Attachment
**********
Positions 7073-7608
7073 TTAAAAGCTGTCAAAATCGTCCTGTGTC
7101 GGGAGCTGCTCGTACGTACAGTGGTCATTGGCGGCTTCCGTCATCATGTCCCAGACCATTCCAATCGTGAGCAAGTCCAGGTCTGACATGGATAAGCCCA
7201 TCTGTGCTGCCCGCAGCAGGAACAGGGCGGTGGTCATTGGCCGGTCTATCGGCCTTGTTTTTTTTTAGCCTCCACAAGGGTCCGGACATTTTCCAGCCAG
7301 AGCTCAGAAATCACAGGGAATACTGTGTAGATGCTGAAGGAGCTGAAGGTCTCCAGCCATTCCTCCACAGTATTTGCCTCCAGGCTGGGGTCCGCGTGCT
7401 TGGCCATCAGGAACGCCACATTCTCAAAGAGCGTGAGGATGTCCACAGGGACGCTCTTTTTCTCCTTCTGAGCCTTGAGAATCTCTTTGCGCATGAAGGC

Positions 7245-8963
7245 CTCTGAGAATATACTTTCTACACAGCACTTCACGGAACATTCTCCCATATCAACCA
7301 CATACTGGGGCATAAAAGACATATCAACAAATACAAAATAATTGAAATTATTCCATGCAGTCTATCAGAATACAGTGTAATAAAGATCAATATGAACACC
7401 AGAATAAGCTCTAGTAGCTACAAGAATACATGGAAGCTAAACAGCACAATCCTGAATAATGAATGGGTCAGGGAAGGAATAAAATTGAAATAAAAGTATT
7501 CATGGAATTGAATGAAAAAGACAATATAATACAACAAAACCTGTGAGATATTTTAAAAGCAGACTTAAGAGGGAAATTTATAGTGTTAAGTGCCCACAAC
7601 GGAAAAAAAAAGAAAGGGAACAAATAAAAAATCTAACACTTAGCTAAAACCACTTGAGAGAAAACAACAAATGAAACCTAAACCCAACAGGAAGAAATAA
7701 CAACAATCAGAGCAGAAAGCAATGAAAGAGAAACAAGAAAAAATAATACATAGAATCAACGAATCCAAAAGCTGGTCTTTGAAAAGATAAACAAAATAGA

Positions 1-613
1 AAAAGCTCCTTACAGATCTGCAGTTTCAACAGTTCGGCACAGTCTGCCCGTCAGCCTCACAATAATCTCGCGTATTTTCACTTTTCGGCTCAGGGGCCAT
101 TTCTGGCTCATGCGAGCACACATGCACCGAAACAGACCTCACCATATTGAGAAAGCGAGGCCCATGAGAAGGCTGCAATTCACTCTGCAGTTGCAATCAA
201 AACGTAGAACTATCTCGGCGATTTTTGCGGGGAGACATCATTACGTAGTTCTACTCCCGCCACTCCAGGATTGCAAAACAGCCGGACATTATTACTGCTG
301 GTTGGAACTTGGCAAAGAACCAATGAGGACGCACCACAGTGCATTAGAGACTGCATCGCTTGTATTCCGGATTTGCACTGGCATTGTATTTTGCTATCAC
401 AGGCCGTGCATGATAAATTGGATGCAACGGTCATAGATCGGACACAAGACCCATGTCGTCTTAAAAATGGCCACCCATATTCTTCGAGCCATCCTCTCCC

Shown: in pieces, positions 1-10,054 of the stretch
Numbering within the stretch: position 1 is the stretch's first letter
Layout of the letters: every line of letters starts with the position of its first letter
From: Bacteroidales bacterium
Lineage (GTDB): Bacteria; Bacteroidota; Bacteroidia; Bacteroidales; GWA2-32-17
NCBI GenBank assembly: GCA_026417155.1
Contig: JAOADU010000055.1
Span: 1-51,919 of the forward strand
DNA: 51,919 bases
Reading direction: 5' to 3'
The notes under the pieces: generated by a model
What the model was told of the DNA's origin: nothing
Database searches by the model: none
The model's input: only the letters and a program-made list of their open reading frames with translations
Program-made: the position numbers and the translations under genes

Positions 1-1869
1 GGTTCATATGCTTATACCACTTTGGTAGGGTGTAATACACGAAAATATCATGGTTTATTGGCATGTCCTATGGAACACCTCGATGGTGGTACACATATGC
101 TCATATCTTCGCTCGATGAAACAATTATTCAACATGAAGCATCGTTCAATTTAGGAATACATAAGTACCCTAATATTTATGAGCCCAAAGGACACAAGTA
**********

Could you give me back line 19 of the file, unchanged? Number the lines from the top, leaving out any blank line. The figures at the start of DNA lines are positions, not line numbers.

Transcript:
401 AGGCCGTGCATGATAAATTGGATGCAACGGTCATAGATCGGACACAAGACCCATGTCGTCTTAAAAATGGCCACCCATATTCTTCGAGCCATCCTCTCCC